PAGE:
See how we resolved our complaint here: Part 1 and Part 2
It was 23 years ago that President George H.W. Bush signed the Americans with Disabilties Act into law. We're still trying to implement many of its provisions today.
If you live in the United States, when you find yourself impacted by what appears to be an ADA violation, the first step is not to lawyer up. There are other steps to take before getting to that point.
As they say, the wheels of Justice turn slowly, so be prepared for resolution to take some time.
When you find a potential violation, the first step is to find out who is responsible. It could be a government agency, like a city, or a private business. It could be...as in our case...a private business using a government owned property.
After finding out who is responsible, the next step is to approach them and point out the violation, as politely as possible. A lot of the time, they just don't know and, if they're reasonable, will just fix it. If you don't think you can keep your cool in person, write a letter and send it certified with proof of delivery.
Keep a copy. In fact, keep a record of every step you take in this process. If litigation is required, that will be necessary. If you don't, you can kiss the complaint goodbye.
If you approach the person(s) responsible, tell them, and they still don't comply, write a letter as outlined above.
It would help at this point to be able to point out exactly what section of the law they violated. Be sure to verify that, in fact, what they did is not allowed by searching the relevant laws. The text of the Americans with Disabilities Act is online at Department of Justice's ADA Website.
Wait for an answer. If no answer is forthcoming after a reasonable time, say 6 weeks, or your complaint has been refused, now it the time to report it to the U.S. Department of Justice.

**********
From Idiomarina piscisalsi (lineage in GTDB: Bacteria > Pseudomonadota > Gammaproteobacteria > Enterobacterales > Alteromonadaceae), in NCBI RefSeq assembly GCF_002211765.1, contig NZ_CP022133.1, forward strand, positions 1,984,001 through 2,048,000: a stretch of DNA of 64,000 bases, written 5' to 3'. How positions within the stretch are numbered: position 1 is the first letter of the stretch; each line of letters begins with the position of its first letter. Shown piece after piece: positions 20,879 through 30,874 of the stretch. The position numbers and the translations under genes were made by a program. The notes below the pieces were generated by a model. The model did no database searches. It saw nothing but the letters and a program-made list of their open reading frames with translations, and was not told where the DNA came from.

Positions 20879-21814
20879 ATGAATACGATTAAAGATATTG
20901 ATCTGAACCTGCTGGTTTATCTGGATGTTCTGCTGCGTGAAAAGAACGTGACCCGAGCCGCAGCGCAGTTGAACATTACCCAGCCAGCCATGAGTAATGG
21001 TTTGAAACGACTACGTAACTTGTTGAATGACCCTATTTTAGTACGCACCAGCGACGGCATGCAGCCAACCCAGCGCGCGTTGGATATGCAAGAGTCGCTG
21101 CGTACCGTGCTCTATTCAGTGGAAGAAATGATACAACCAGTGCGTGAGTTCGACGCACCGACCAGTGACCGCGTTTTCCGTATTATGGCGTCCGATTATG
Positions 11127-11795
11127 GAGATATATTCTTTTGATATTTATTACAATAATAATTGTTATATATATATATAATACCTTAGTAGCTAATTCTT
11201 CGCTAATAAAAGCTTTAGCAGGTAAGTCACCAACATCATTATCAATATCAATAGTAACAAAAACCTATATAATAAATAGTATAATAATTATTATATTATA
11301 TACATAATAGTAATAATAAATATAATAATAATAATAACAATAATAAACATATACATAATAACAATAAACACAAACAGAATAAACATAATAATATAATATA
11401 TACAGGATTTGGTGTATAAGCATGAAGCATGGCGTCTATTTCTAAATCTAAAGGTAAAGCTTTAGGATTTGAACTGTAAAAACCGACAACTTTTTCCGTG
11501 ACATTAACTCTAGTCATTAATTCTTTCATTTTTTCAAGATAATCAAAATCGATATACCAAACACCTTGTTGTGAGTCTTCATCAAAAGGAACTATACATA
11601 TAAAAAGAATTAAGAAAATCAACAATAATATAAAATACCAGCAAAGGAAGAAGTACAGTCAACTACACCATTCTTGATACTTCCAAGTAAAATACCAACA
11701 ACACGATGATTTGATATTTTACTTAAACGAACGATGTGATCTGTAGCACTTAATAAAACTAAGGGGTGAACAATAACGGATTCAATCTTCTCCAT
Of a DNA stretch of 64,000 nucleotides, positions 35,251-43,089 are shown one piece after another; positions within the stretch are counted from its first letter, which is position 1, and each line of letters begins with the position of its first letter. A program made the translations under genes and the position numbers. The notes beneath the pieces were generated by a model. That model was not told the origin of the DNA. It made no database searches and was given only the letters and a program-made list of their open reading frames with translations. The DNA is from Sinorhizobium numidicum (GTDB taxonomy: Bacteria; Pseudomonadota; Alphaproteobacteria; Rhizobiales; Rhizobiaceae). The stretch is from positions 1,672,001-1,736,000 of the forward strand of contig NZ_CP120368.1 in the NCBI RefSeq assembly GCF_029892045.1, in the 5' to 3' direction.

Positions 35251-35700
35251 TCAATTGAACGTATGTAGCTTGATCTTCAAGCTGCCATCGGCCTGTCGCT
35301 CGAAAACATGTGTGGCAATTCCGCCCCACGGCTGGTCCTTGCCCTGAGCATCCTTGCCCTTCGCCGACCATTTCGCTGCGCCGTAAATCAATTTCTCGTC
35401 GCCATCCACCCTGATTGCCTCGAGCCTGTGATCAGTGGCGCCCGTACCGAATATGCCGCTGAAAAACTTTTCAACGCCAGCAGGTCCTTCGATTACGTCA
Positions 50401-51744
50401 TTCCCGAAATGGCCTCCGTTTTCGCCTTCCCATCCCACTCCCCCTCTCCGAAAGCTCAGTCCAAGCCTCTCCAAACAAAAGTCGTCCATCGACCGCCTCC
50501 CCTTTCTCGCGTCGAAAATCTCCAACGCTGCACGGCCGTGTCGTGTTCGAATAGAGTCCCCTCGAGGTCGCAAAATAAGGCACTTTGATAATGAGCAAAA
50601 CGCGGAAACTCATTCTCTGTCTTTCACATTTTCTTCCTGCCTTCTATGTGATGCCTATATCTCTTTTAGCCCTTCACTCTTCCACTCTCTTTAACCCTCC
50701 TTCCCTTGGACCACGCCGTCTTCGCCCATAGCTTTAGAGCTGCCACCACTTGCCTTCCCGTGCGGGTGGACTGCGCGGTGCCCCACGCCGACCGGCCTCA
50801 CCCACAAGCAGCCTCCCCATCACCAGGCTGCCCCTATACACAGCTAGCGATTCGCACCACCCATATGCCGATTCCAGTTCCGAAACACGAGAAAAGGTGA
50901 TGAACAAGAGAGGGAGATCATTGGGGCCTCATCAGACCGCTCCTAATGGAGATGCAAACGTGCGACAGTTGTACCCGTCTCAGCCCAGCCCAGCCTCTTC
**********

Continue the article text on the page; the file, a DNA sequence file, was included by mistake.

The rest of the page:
The Department of Justice maitains a website, including a form you can use, explaning how to file a complaint. Send the complaint via a trackable method, such as certified mail, to make sure delivery was recieved. The DOJ can take several months to answer your complaint but they will. The current administration has made enforcement of the ADA a priority. See How To File an ADA Complaint at the DOJ's website.
If the DOJ accepts your complaint, an attorney will contact you, probably from your local U.S. Attorney's Office, and explain the process. You may be called in to give a deposition, you may even be subpoenaed into court room testimony.
If the DOJ rejects your complain, they will say why. If you believe you still have a case, you can hire a private attorney to proceed with your claim. You also have the right to hire a private attorney at any point in the complaint, if you so wish.
Be advised that damages are limited. You will not get a multi-million dollar settlement. Damages are usually limited to fixing the problem, your attorney fees, and maybe a small amount to account for your time and effort in the matter.
Copyright 2013 - Darryl Musick
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